How to Choose a Math Tutor For Your Child

If you’re reading this article, your son or daughter probably could use some help in math. You are not alone. Many students find it hard to do well in math. Sure, some also excel at mathematics, but everyone else who has a tough time with it struggles and may not even ask for help. You know they need help, but they may be too embarrassed to admit it.

So, how do you find a math tutor who can not only help your child do better in math, but can also help them feel good about being tutored?

A good tutor needs to be realistic, practical, and honest, while at the same time, they must exhibit optimism, hope, and strong support. A tutor that promises “A”s is misleading you. They should, however, commit to doing everything possible to help your student understand math concepts, current lessons, homework, and good study skills so their grades have a good chance of improving.

Your child’s tutor should directly involve him or her in their current lessons with questions and help on specific examples they are having problems with. It won’t help your student reduce frustration with math, or improve their interest in lesson plans, if the tutor follows a “group instruction mode” similar to what a teacher may have to use. Talk to your child after sessions to make sure the tutor is consistently involved at a one-on-one level. After a few lessons, an experienced tutor will understand, and adapt to, your child’s learning style and will customize lessons to fit. They will also talk with your child as needed to give them feedback on their progress.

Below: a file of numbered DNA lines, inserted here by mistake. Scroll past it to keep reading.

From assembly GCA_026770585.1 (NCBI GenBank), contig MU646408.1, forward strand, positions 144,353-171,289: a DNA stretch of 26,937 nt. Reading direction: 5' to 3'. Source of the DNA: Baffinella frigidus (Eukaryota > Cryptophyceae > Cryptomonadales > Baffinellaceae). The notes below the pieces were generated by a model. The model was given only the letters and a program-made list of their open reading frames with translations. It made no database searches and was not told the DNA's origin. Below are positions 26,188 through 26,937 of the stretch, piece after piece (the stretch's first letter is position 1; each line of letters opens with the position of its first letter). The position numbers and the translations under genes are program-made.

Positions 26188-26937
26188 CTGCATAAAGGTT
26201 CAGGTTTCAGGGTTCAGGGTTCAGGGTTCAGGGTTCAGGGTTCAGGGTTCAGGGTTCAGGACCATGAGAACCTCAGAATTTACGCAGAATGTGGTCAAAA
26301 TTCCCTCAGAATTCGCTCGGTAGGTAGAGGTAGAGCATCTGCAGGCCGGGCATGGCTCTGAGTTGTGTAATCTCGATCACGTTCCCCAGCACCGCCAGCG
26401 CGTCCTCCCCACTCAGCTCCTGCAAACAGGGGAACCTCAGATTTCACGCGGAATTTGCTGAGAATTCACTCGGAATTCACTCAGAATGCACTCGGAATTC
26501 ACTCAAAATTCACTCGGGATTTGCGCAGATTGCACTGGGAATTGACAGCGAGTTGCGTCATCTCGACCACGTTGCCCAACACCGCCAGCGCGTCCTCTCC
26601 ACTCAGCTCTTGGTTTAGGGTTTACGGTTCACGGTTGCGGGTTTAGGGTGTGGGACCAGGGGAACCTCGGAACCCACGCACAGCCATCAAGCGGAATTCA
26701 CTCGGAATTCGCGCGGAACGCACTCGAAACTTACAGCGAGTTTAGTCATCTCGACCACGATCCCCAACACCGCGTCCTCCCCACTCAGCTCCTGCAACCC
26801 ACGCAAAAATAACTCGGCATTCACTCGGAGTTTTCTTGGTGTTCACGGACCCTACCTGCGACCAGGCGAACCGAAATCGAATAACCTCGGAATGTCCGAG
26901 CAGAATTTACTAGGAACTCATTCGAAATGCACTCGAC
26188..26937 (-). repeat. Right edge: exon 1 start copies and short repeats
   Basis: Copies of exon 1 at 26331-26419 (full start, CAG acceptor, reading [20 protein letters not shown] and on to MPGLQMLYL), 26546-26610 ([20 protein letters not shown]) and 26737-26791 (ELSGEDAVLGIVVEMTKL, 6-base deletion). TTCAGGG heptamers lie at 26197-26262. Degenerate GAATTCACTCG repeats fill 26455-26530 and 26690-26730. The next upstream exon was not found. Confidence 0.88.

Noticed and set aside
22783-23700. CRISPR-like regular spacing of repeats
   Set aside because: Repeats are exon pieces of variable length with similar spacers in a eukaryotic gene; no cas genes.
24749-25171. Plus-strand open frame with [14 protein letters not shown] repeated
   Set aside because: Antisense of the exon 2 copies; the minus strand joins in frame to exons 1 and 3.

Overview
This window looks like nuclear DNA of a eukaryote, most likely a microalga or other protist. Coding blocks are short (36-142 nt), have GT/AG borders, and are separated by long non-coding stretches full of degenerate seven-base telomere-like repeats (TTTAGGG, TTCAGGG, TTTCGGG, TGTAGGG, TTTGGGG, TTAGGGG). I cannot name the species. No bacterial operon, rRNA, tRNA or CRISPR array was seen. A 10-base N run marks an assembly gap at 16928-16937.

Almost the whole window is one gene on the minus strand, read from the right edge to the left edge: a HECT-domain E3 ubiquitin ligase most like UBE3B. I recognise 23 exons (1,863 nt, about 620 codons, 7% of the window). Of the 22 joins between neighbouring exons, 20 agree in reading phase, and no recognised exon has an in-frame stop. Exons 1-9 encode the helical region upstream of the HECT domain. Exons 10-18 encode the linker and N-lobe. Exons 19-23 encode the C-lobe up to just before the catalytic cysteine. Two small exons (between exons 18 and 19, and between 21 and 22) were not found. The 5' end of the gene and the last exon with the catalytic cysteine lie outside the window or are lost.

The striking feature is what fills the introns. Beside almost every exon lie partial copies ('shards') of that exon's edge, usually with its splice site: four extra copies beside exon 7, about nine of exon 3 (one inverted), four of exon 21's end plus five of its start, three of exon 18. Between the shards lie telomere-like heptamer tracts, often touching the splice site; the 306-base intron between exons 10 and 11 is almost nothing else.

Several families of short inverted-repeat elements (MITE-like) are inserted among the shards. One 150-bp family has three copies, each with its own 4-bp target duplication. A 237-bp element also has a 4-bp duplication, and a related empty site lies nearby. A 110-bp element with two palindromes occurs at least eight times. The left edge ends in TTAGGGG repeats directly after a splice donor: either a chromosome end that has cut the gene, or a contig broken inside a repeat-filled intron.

Your chosen tutor should encourage your child to be independent of them eventually. The tutor shouldn’t view themselves as a permanent fixture in your child’s life, but rather as the means to strengthen the student’s confidence, self esteem, and knowledge so that they will learn to help themselves. The goal is to instill a love of learning that will stick with your child throughout their whole life.

The tutor and student must be compatible. Their relationship has to be one of mutual respect. After a few lessons, your child can determine if he or she and the tutor are “on the same “page”. However, if your child doesn’t want to be tutored, you may have to make a wise decision on your own. Ask them whether they want a different tutor, or if they just don’t want to be tutored at all. It could be that no tutor will ever be OK with them, and you will have to either force the issue or give up (I don’t recommend giving up).

In the end, you need to trust your gut, both before and after you choose a tutor. If you feel a tutor is not going to be the right one for your child, or if you feel it just isn’t working out after several lessons, then that particular tutor may not be a good fit. Give your tutor a fair chance to make an impact, and then continue to evaluate the situation by talking to the tutor and your son or daughter over time.

Source by Joan Geyer Kaliher

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